We All Protest!

At the heart of downtown Reykjavík lies the small, sheltered Austurvöllur square, criss-crossed by walking paths and lined with lilac trees. In the middle of the square, facing the unassuming two-storey structure that houses Iceland’s parliament, is a statue of Jón Sigurðsson, leader of Iceland’s 19th century campaign for independence from Denmark. At a national meeting called by the Danish government in 1851, Jón led Icelandic representatives in opposing a new constitution which would limit Icelanders’ rights. “We all protest!” they famously called out. “Vér mótmælum allir!”

The statue of this celebrated Icelandic protester has since fittingly looked down upon many other activists who have occupied Austurvöllur, which has since become the gathering place for locals who want to speak out on any issue. While many are familiar with Iceland’s mass protests following the 2008 banking collapse, the country’s history of protest in the modern era is much longer and more complex, spurred by issues ranging from women’s liberation and nuclear disarmament to, most recently, action on climate change and asylum seekers’ rights.

Yet by many measures, Icelanders are among the happiest people on earth, and Iceland one of the best places to live. So, what is it that drives locals of a wealthy, peaceful country to protest in the streets? And have these protests, miniscule on a global scale, spurred any tangible changes?

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Chief Epidemioligist Wants Condoms in Primary Schools

Iceland’s Chief Epidemiologist Þórólfur Guðnason wants condoms to be distributed in primary schools in an effort to stop the spread of STIs, RÚV reports. Recent research has shown that there are more cases of syphilis in Iceland proportionally than anywhere else in Europe. Chlamydia is also relatively common in Iceland compared to other countries in the region.

According to a new report from the European Centre for Disease Prevention and Control, Iceland has a rate of syphilis diagnosis of 15.4 of every 100,000 residents. Of all European countries, Iceland’s rate is proportionally the highest. If left untreated, the sexually transmitted infection can cause disorders of the heart, brain, and nervous system.

Syphylis, gonnorhoea rates rise

The number of syphilis diagnoses in Iceland has fluctuated significantly in recent years. While it dropped in 2011 and 2013, it showed a large increase in 2017 with 52 diagnoses. In 2018, 30 were diagnosed with the STI.

“Sex has become freer and people are not using condoms. That’s really the only explanation for this,” stated Þórólfur. “Other sexually transmitted diseases have increased in Iceland as well, such as gonorrhoea. And the frequency of chlamydia is high here, probably the highest in Europe.”

According to Þórólfur, chlamydia rates are highest in Iceland among those between 18-25. Syphilis, on the other hand, is more common among homosexual men, as is the case elsewhere abroad. “It is worth noting that the increase here [in syphilis diagnoses] has primarily been explained by the migration of people to Iceland, foreigners,” Þórólfur adds, “which has raised these numbers.”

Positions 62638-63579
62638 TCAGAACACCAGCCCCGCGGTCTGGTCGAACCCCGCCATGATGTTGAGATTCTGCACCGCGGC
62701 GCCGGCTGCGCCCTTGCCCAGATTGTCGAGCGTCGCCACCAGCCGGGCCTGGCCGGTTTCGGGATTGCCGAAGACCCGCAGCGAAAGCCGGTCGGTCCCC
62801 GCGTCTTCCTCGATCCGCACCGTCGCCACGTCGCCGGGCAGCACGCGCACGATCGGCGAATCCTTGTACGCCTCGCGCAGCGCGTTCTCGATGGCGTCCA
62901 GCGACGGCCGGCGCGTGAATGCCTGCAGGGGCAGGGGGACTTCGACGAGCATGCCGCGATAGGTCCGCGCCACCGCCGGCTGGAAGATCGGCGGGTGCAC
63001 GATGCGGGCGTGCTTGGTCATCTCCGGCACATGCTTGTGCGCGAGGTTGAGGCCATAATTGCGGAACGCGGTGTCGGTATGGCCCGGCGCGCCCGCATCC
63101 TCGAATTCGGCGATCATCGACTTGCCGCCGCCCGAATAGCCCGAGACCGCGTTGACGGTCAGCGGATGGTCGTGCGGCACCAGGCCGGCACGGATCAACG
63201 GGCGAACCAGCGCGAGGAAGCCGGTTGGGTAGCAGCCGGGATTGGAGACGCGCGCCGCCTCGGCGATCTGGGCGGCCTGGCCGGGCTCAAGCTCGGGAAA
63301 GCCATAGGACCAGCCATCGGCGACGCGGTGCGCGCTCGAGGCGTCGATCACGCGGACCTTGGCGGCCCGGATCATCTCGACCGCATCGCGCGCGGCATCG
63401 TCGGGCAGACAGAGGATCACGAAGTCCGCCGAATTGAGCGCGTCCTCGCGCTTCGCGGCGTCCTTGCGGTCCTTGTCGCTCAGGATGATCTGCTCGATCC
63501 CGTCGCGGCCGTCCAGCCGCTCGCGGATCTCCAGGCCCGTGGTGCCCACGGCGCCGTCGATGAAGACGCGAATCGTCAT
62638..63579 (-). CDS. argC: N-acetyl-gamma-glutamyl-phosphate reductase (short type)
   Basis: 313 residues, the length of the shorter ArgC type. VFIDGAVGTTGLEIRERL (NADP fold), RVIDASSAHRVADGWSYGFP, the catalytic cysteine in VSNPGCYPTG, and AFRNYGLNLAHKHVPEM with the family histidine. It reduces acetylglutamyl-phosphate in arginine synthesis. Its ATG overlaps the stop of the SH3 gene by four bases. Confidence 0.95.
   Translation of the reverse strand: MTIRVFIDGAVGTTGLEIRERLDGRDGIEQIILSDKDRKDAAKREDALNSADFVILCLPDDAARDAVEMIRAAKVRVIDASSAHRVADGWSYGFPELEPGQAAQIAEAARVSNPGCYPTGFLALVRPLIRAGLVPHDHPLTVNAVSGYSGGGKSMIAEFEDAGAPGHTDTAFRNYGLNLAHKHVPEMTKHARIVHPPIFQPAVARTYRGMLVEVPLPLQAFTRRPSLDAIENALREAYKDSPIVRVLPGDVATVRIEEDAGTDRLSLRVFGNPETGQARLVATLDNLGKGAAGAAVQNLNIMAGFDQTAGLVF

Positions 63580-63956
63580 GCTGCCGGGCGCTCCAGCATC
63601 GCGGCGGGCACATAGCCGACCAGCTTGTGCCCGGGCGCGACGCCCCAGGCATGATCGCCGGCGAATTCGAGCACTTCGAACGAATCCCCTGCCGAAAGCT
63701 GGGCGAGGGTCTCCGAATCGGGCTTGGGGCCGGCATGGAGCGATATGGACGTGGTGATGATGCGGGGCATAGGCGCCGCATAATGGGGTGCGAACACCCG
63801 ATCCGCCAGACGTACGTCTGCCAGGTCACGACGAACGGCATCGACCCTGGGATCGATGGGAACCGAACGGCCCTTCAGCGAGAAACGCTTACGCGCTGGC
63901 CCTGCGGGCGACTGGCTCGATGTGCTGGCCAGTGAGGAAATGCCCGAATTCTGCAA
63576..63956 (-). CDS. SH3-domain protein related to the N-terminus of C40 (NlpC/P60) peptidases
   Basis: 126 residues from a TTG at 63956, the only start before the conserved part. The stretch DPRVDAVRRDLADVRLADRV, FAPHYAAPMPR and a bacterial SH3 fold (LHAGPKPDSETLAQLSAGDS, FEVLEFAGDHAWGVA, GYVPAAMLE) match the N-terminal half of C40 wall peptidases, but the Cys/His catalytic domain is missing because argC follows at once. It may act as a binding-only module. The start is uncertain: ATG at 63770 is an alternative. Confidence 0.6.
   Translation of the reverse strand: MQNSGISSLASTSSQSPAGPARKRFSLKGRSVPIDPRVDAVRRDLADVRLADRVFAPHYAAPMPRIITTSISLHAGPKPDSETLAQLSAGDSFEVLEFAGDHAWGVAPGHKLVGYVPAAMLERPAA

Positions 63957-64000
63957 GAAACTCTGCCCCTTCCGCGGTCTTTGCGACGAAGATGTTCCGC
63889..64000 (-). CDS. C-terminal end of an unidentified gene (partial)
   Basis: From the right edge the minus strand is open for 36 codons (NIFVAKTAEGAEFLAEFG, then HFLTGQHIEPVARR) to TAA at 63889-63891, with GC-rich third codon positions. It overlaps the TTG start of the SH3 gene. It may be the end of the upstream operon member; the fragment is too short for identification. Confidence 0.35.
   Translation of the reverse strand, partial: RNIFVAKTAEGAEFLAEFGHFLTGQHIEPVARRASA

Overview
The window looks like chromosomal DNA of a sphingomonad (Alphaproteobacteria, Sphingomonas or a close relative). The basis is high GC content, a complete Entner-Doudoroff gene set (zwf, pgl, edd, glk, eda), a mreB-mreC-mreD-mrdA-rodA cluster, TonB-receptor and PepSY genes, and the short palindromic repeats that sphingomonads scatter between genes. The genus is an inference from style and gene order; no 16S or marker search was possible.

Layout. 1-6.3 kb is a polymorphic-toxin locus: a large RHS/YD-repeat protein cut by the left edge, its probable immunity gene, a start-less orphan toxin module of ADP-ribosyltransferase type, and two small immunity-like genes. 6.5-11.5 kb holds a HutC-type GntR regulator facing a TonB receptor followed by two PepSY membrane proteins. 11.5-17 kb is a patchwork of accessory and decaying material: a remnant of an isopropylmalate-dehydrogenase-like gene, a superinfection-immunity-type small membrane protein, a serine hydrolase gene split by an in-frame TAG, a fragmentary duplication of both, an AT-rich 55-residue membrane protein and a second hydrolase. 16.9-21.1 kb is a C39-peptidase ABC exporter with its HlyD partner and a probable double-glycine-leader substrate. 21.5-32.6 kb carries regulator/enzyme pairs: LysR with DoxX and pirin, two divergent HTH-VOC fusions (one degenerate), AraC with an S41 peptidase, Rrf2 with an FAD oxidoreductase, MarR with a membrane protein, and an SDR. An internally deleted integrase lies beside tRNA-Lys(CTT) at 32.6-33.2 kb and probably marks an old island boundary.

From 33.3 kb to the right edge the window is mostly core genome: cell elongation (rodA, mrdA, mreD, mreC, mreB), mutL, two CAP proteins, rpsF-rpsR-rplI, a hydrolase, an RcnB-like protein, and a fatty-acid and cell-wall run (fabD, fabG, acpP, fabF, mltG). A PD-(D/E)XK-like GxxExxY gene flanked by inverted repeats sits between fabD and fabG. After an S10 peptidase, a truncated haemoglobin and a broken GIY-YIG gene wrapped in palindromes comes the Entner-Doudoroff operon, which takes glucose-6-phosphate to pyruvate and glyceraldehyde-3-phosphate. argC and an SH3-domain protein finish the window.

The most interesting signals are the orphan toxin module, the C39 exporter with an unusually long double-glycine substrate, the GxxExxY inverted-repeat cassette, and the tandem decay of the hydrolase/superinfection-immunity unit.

Parents oppose condoms in primary schools

Þórólfur wants to see condoms distributed in primary schools as well as secondary schools to prevent the spread of STIs. “There are many who are opposed to that, many parents,” he says. “But we need to discuss this very well and we need to do everything we can to stop the spread of these diseases, which can be very serious. People can have chlamydia and have few symptoms or be asymptomatic. But the access here to diagnosis and treatment is very good. There has been much talk about bringing screening, research, and diagnosis out into society, to at-risk groups. There are debates about doing that, and that’s one part of trying to find as many people as possible in the early stages so they don’t infect others.”

Fast-Track Road Repairs for Nearly Half a Billion

 

Road maintenance projects amounting to nearly half a billion krónur that were scheduled for next year will be moved forward to this year, RÚV reports. Due to delays in other road construction projects, the Icelandic Road and Coastal Administration has decided to shift ISK 430 million ($3.4m/€3m) of this year’s budget to major maintenance projects.

The near half billion “will be primarily used in top layers, new asphalt, because it’s much needed,” stated Magnús Valur Jóhannsson, director of the Administration’s construction department. “This is for the most part on the most traffic-heavy roads here in South Iceland, for example around Selfoss and Biskupstungur, Geysir for example.” Magnús says the Reykjavík capital area has the heaviest traffic in the country and will also see significant repairs, as well as parts of the Reykjanes peninsula. So-called “improvement projects” will be carried out on roads in both Blönduós, North Iceland and the Þingvellir area in South Iceland.

While the reallocation represents a significant amount, it can be noted that the Road and Coastal Administration normally spends around ISK 6 billion ($47.7m/€42.3m) per year on road repairs. “It was of course clear that maintenance needs are much higher than we have the resources to execute, but fortunately we are now adding to that so hopefully that will improve,” Magnús stated.